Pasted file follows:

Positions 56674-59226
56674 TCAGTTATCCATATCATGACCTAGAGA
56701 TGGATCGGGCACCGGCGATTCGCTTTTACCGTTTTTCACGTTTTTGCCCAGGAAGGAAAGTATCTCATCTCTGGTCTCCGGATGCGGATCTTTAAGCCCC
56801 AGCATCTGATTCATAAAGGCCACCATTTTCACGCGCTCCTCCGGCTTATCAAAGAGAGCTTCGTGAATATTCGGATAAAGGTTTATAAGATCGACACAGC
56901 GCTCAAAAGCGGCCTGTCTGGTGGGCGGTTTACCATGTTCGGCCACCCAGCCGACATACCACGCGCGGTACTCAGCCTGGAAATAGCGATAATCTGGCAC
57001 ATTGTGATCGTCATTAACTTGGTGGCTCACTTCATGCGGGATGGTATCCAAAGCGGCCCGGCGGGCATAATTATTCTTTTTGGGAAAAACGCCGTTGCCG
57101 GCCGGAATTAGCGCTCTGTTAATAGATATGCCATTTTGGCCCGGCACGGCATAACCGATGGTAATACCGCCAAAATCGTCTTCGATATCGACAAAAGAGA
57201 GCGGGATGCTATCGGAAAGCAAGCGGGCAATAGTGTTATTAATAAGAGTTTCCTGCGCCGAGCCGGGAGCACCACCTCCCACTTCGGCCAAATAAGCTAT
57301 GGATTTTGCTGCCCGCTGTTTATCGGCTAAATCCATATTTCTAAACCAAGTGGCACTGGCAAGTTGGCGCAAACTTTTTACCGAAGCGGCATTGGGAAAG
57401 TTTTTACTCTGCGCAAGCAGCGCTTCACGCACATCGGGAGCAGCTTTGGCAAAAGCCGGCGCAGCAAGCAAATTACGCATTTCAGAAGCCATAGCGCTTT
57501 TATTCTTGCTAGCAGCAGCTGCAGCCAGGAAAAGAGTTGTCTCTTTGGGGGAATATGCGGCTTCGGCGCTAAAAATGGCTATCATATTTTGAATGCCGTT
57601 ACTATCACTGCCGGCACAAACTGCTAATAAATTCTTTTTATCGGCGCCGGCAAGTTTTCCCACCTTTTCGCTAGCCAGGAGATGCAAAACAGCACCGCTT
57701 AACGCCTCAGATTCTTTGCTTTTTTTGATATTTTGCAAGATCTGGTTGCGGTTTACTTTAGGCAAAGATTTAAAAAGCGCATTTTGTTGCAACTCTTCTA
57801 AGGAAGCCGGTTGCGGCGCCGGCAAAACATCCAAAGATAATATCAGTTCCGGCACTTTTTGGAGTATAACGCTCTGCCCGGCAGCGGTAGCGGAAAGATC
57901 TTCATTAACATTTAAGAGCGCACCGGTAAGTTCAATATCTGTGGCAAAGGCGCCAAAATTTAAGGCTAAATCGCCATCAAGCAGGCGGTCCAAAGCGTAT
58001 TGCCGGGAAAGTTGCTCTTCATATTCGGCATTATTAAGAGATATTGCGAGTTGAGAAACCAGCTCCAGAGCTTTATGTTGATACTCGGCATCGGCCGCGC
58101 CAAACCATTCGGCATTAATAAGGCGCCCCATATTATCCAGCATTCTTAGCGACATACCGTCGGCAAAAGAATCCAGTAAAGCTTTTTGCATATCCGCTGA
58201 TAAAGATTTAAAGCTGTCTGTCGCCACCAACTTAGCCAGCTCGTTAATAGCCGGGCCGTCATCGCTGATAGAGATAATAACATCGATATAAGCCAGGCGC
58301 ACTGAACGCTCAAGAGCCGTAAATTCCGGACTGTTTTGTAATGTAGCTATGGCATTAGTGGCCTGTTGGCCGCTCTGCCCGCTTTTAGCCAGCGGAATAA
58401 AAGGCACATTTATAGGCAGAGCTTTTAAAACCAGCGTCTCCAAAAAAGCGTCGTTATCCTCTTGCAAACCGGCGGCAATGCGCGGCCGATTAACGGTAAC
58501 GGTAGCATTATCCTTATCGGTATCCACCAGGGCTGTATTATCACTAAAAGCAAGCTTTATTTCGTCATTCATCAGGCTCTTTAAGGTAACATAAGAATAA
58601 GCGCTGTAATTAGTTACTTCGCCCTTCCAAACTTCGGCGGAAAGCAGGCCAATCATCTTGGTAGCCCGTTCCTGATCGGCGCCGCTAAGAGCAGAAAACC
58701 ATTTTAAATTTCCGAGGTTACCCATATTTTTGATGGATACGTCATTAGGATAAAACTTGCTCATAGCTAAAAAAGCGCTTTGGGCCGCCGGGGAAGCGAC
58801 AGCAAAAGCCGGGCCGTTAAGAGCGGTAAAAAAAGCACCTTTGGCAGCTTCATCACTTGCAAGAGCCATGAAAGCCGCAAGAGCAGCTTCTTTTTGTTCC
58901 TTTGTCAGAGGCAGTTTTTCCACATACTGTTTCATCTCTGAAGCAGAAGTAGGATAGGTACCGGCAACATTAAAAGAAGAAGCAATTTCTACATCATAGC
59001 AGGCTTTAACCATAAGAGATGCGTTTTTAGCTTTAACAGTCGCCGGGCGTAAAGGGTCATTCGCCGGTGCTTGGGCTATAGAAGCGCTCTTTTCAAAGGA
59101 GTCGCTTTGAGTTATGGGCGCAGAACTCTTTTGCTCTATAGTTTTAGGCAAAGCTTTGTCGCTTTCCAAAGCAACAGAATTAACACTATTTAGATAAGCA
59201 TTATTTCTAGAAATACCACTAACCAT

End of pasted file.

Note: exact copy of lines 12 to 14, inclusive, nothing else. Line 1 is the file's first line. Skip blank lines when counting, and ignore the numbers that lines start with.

57601 ACTATCACTGCCGGCACAAACTGCTAATAAATTCTTTTTATCGGCGCCGGCAAGTTTTCCCACCTTTTCGCTAGCCAGGAGATGCAAAACAGCACCGCTT
57701 AACGCCTCAGATTCTTTGCTTTTTTTGATATTTTGCAAGATCTGGTTGCGGTTTACTTTAGGCAAAGATTTAAAAAGCGCATTTTGTTGCAACTCTTCTA
57801 AGGAAGCCGGTTGCGGCGCCGGCAAAACATCCAAAGATAATATCAGTTCCGGCACTTTTTGGAGTATAACGCTCTGCCCGGCAGCGGTAGCGGAAAGATC